I walked to our watering hole along the shore that hasn’t changed in millennia, looking out at the misty islands and the North Shore Mountains. It’s a reassuring vista, a solid and perennial certainty, comforting in its stability and longevity. We are lucky to live where we do and are privileged to be lucky.

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Rage and Reason


Both Muriel and Clare declined to join us for our weekly beer and chat and that’s ok with Camp and myself. ‘You two need time to vent and pontificate, to scratch your itches and get it off your chest,’ Clare said. ‘As long as you get it out of your system and don’t rage and mope around the house all week long. ‘I think your beer-and-bitch sessions are therapeutic,’ is how Muriel put it according to Camp. We both tend to agree with our wives and life coaches. Without them we’d be lost.

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Fear Not


            Fall is here with all its colours, the rains, the pumpkins and shorter days. Usually this is the time to book flights to warmer destinations for the winter. Instead I’m looking at discounts for ski passes and winter tires for the car. 

            A segment in the CBC evening news caught my eye the other day. It raised the question if we are focusing on the wrong kind of testing here in Canada. I wanted to know what Camp, my reliable drinking companion, thinks about that.

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Phone Drama


            I wanted to tell Camp about my recent experience with my cell phone provider. I’ve been a subscriber to Telus for the past 25 years and I’m not the kind of person who switches banks and utilities at a whim. I’m too lazy and a bit cynical, thinking that they’re all the same but claim to be different then all the others. 

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Year One


            Muriel and Camp were already at our usual table when Clare and I walked in. This felt like a proper social gathering, instead of the usual lament or as Vicky once pointed out in unflattering terms: a man-bitch session.’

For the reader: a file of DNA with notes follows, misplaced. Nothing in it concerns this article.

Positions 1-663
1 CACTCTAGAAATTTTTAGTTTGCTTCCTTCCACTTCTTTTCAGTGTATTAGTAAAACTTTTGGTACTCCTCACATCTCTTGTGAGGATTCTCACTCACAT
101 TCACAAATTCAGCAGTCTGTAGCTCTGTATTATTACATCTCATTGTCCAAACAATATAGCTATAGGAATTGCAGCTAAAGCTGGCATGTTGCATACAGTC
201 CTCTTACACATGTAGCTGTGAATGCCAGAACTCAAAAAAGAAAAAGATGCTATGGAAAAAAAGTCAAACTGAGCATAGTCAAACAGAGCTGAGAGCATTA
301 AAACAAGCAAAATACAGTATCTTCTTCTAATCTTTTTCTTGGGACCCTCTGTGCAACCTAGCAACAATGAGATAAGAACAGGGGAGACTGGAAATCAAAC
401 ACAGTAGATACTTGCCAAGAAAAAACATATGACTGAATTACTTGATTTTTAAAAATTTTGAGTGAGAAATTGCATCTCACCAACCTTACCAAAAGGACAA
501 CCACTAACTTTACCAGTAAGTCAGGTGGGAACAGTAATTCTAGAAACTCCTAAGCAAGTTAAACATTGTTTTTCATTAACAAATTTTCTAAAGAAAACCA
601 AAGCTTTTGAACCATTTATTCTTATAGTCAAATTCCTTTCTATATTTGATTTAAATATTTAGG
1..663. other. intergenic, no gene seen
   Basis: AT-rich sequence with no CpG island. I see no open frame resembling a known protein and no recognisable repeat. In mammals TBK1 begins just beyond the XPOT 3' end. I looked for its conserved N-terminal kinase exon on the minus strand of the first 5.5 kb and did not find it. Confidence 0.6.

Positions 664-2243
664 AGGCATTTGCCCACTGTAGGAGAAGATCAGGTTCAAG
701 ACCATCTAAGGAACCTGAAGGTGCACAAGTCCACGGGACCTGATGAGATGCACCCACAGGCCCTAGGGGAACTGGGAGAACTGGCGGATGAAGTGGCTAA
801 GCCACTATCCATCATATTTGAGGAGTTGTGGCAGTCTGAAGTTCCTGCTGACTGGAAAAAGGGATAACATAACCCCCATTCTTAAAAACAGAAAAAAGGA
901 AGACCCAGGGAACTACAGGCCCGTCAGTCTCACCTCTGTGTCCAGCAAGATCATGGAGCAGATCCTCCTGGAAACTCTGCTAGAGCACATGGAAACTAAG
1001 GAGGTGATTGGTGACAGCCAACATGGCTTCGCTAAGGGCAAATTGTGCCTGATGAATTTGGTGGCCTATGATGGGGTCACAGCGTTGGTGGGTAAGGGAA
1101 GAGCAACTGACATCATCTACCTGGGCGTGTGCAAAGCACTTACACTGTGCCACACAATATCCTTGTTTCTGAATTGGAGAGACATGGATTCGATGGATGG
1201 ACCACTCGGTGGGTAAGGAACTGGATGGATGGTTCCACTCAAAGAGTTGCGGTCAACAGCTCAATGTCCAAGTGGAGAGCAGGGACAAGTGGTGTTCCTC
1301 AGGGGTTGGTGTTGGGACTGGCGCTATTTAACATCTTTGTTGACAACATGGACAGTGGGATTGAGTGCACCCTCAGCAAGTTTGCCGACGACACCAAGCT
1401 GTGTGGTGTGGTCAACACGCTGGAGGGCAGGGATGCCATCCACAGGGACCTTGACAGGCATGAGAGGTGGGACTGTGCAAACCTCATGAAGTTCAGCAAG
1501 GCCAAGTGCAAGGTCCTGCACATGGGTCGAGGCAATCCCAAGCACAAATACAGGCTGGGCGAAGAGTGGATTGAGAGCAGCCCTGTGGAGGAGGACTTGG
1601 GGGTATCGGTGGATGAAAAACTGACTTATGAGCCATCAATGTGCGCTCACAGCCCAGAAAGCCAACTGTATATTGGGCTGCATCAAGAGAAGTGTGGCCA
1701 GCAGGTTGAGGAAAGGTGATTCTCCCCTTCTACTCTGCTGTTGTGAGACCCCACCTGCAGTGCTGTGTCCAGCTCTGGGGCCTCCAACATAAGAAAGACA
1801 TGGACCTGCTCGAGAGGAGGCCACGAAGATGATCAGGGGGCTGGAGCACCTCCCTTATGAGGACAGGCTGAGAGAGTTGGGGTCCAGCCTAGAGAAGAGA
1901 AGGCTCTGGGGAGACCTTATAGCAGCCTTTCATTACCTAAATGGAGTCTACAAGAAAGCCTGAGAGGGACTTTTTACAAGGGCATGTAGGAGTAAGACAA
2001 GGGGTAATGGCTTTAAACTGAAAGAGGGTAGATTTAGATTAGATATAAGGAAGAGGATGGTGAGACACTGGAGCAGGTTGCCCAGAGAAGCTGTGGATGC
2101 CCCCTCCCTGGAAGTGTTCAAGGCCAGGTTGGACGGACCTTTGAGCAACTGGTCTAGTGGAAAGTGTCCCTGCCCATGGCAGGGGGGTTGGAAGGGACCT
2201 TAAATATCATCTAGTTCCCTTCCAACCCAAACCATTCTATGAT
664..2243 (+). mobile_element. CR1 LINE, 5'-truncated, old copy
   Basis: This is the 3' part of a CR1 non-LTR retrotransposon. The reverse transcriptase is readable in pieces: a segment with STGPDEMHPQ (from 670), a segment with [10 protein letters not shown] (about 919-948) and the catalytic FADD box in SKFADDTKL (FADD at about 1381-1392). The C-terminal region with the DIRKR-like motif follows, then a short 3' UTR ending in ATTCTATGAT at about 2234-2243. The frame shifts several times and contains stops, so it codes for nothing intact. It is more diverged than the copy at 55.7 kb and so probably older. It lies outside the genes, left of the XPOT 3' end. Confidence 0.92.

Instead of the usual grumpy peeve of the week we exchanged pleasantries and talked about the weather and Muriel briefly complained about the ongoing tiresome but seemingly necessary protocols on the ferry, the grocery stores and public spaces.

            ‘No bitching or complaining at this table,’ I said, scoring a point for Camp and I, ‘we only talk about positive and humorous issues, isn’t that right Camp?’

            ‘I think I’ll start a new calendar,’ Camp said, looking over at Muriel who along with Clare agreed to join us for this one time, for our usual Thirsty Thursday.

            ‘I’ve already heard it,’ Muriel said, taking a sip from her white wine spritzer.’

            ‘What calendar?’ Clare asked.

            ‘Well we have the Muslim Calendar, the Mayan Calendar, the Gregorian Calendar which is the one we use and now I propose the Covid calendar which starts at year 1. BC would be Before Covid, AC After Covid and so on. What do you guys think about that?’

            ‘I think I need a stronger drink,’ Clare said.

            ‘The First Nations could also have their own calendar, BC, AC just like us but based on Before Contact or After Contact,’ Muriel said, ‘and cheers, this is fun.’

            ‘Since we’re a bubble, we don’t have to distance or wear masks, except Camp, who has contact with the public in the store,’ I said.

            ‘I don’t wear a mask, since I’m always behind the counter, at least six feet away from any customer. Most of them wear a mask but I don’t have an official policy and I keep the doors and windows open. Not quite sure yet how this is going to work in the coming months. Winter is coming and so is Christmas in year 1. Even Santa will have to wear a mask and no bouncing kiddies on his lap.’

            ‘Ok, you two,’ Muriel said, taking a sip of wine. ‘Get it out before you burst. You must have some thoughts on the latest episode of ‘The White House’. 

            Both Camp and I answered in stereo. ‘Worst show ever.’

            ‘A culture of ignorance,’ I said.

            ‘Hubris, egos and maniacs,’ Camp added.

            ‘No brains, no class, no respect,’ I said emphatically, emptying my first pint.

            ‘I’m glad we got that out of the way,’ Clare said, winking at Muriel.

            ‘Did you guys see any wild life on your road trip,’ Muriel asked, steering the conversation away from swampy and treacherous territory.

            ‘We saw a marmot, a few mountain goats crossing the highway, lots of birds but no bears, moose or caribou.’

            ‘You do know the difference between black bear and grizzly bear scat?’ Camp asked. He didn’t wait for an answer. ‘Black bear scat looks more like some hippy berry or apple crumble and grizzly scat is the one with the bells and whistles in it.’

            We all looked at Camp and it was Clare who got it first. ‘Funny,’ she laughed.